Scottish Daily Mail

Spirit of Auld Alliance lives on in shape of rugby cup

Laidlaw sees off the French... then has pop at Jones

- By Gavin Madeley

IT is rare for the presentati­on of a rugby prize to garner as much interest as the match that precedes it.

But as Scotland celebrated a victory over France at BT Murrayfiel­d, the presentati­on of the Auld Alliance Trophy gave an opportunit­y for both sides to honour the war dead from their rugby communitie­s.

The trophy was contested for the first time in the centenary year of the Armistice.

Cast in silver, its name echoes the ancient pact struck between the two nations to back each other in times of conflict.

The new trophy also proudly bears the names of Scotland captain Eric ‘Puss’ Milroy and his French counterpar­t Marcel Burgun, who led their teams in the last internatio­nal match between the countries before the outbreak of the Great War.

By the war’s end, 31 Scottish and 22 French internatio­nals – including Milroy and Burgun – lay dead, along with many thousands of club players.

The trophy was unveiled by the youngest generation­s of the Milroy and Burgun families – 11-year-olds Lachlan Ross and Romain Cabanis.

The idea for the trophy stemmed from Patrick Caublot, a member of the Amiens club, together with Milroy’s greatgreat nephew David Anderson.

Mr Caublot said: ‘The trophy underlines that the spirt of the Auld Alliance will live on.’

GREIG LAIDLAW led Scotland to a hard-fought Six Nations victory over France at Murrayfiel­d yesterday before turning his sights on Eddie Jones and England.

The Scots had gone behind after only three minutes to a Teddy Thomas try and were playing catchup for most the match but simply refused to let the French get away.

Scrum-half Laidlaw was to the fore on his return to the starting line-up, kicking 22 points and even moving to No 10 after a struggling Finn Russell was hooked by head coach Gregor Townsend with 15 minutes to go.

Afterwards, he hailed the resilience of his team-mates in bouncing back from their Welsh mauling — and revealed he

was confident they could handle whatever outspoken England head coach Jones sends their way ahead of the Calcutta Cup clash at Murrayfiel­d in just under two weeks’ time.

‘It’s hard not to hear (him) these days,’ said Laidlaw after the 32-26 win. ‘Eddie’s got a lot to say, hasn’t he? He likes to get out there and speak, but ultimately it doesn’t really matter — it’s about when you cross the line and get into the middle of the field.

‘Last time I checked, Eddie wasn’t playing for England, so it’s about the players and implementi­ng game plans we put together.’

Jones had disparagin­gly referred to the Scots as the ‘darlings’ of the game before the Six Nations and questioned their mentality.

He also singled out two Wales players, Alun Wyn Jones and Rhys Patchell, before their clash at Twickenham on Saturday.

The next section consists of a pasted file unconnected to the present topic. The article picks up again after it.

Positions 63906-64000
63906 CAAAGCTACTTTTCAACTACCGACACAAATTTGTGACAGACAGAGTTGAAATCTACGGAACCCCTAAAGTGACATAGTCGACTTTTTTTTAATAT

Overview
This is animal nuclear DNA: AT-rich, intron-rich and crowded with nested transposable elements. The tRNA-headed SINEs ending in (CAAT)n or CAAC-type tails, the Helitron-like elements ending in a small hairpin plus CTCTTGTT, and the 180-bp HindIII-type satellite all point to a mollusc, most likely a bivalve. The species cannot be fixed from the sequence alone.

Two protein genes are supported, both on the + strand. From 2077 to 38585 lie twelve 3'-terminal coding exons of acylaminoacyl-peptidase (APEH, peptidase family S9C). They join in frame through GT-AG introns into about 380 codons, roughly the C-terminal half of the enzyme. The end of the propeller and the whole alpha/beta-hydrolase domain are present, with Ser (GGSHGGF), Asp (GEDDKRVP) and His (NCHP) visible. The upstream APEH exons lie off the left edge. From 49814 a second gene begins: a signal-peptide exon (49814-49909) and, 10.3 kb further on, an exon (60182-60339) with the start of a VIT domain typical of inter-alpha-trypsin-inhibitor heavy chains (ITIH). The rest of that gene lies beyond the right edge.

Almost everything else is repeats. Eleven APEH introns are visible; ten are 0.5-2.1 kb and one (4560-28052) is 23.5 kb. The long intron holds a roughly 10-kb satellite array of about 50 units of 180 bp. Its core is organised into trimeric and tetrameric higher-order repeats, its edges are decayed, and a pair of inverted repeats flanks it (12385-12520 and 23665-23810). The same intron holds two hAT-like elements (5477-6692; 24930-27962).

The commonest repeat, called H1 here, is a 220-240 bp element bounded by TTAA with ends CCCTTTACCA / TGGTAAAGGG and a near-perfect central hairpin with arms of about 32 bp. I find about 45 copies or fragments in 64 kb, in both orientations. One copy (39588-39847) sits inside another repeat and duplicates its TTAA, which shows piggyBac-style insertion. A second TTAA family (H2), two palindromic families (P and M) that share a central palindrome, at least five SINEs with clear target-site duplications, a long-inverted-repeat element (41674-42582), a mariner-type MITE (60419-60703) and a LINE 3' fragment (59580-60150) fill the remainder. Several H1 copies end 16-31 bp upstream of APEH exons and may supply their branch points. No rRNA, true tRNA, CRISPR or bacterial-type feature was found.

While it remains to be seen how he will approach the Scotland match, Laidlaw for one is looking forward to it.

He said: ‘As a Scot, there’s no better game to play in. We’ll be in front of our own people again, we can use our record here that we’re starting to put together.

‘But do we need to improve? Yes, I believe so. It will be an extremely tough match but the score’s nil-nil at the minute and the game’s yet to kick off.’

Townsend hailed Laidlaw’s influence in steering the Scots to victory and explained his thinking in switching him from scrum-half to stand-off with the score tied at 26-26, removing Russell and putting Ali Price on at No9.

‘Getting Ali on, we didn’t want to take Greig off because his goal-kicking was outstandin­g,’ said the head coach.

‘And he’s a very good 10. He jogged through a few plays in the car park this morning as preparatio­n. I’m sure that was enough prep for him!

‘We needed to keep going at the French but wanted to keep Greig on the field, to keep leading and keep kicking well.

‘You probably don’t pick up a lot of what Greig does outside of his passing and kicking. That’s managing the team. Coming in at points when we’ve conceded tries to help (captain) John Barclay.

‘You could tell Greig and Ryan Wilson had a bigger influence from how the team responded to errors. Greig made some really good decisions.’

Trailing from the third minute, Scotland didn’t draw level until well into the second half — and only took the lead inside the closing ten minutes.

A second straight erratic performanc­e from playmaker Russell remains a concern, with his basic mistakes putting Scotland in serious trouble during a worrying first half. Townsend backed the player he groomed for stardom at Glasgow, saying: ‘Finn made a few errors.

‘And I’m sure he’ll be working hard to make sure things like kicking penalties to touch, he does them better under pressure. He did some very good things in attack, but we know he can play much better.

‘We got more out of the last 20 minutes than the French, so that’s a credit to our fitness.

‘To bounce back not just after last week but a couple of setbacks, 10-0 down against a team full of confidence, concede another try and still stick at it, that’s outstandin­g.’

Townsend tempered expectatio­n ahead of England’s visit, saying: ‘It’s one game. Nobody was asking me if we could win the Championsh­ip last week.

‘We are playing arguably the best team in the world over the last two years, given the number of games they’ve won. We’ll put them under pressure and see what happens.’

 ??  ?? Prize: John Barclay and cup
Prize: John Barclay and cup
 ??  ?? Inspiratio­n: Laidlaw (right) hugs Ali Price after the victory over France
Inspiratio­n: Laidlaw (right) hugs Ali Price after the victory over France
 ??  ?? Bouncing back: Townsend played his tactics to perfection
Bouncing back: Townsend played his tactics to perfection
 ??  ??

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